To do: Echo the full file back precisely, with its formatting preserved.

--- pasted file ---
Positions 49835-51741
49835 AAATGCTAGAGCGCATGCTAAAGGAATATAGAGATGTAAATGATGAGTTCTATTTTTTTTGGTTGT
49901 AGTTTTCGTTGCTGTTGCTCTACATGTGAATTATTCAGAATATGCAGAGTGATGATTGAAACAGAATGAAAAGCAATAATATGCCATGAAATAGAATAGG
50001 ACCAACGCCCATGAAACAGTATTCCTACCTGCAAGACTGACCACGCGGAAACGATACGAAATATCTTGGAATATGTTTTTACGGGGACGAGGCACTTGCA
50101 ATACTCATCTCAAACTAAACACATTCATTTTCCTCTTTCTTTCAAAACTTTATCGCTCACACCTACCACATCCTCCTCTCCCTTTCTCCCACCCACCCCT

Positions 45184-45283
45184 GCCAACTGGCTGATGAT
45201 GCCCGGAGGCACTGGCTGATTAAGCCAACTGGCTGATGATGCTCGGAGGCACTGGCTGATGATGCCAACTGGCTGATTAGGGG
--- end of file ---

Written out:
Positions 49835-51741
49835 AAATGCTAGAGCGCATGCTAAAGGAATATAGAGATGTAAATGATGAGTTCTATTTTTTTTGGTTGT
49901 AGTTTTCGTTGCTGTTGCTCTACATGTGAATTATTCAGAATATGCAGAGTGATGATTGAAACAGAATGAAAAGCAATAATATGCCATGAAATAGAATAGG
50001 ACCAACGCCCATGAAACAGTATTCCTACCTGCAAGACTGACCACGCGGAAACGATACGAAATATCTTGGAATATGTTTTTACGGGGACGAGGCACTTGCA
50101 ATACTCATCTCAAACTAAACACATTCATTTTCCTCTTTCTTTCAAAACTTTATCGCTCACACCTACCACATCCTCCTCTCCCTTTCTCCCACCCACCCCT

Positions 45184-45283
45184 GCCAACTGGCTGATGAT
45201 GCCCGGAGGCACTGGCTGATTAAGCCAACTGGCTGATGATGCTCGGAGGCACTGGCTGATGATGCCAACTGGCTGATTAGGGG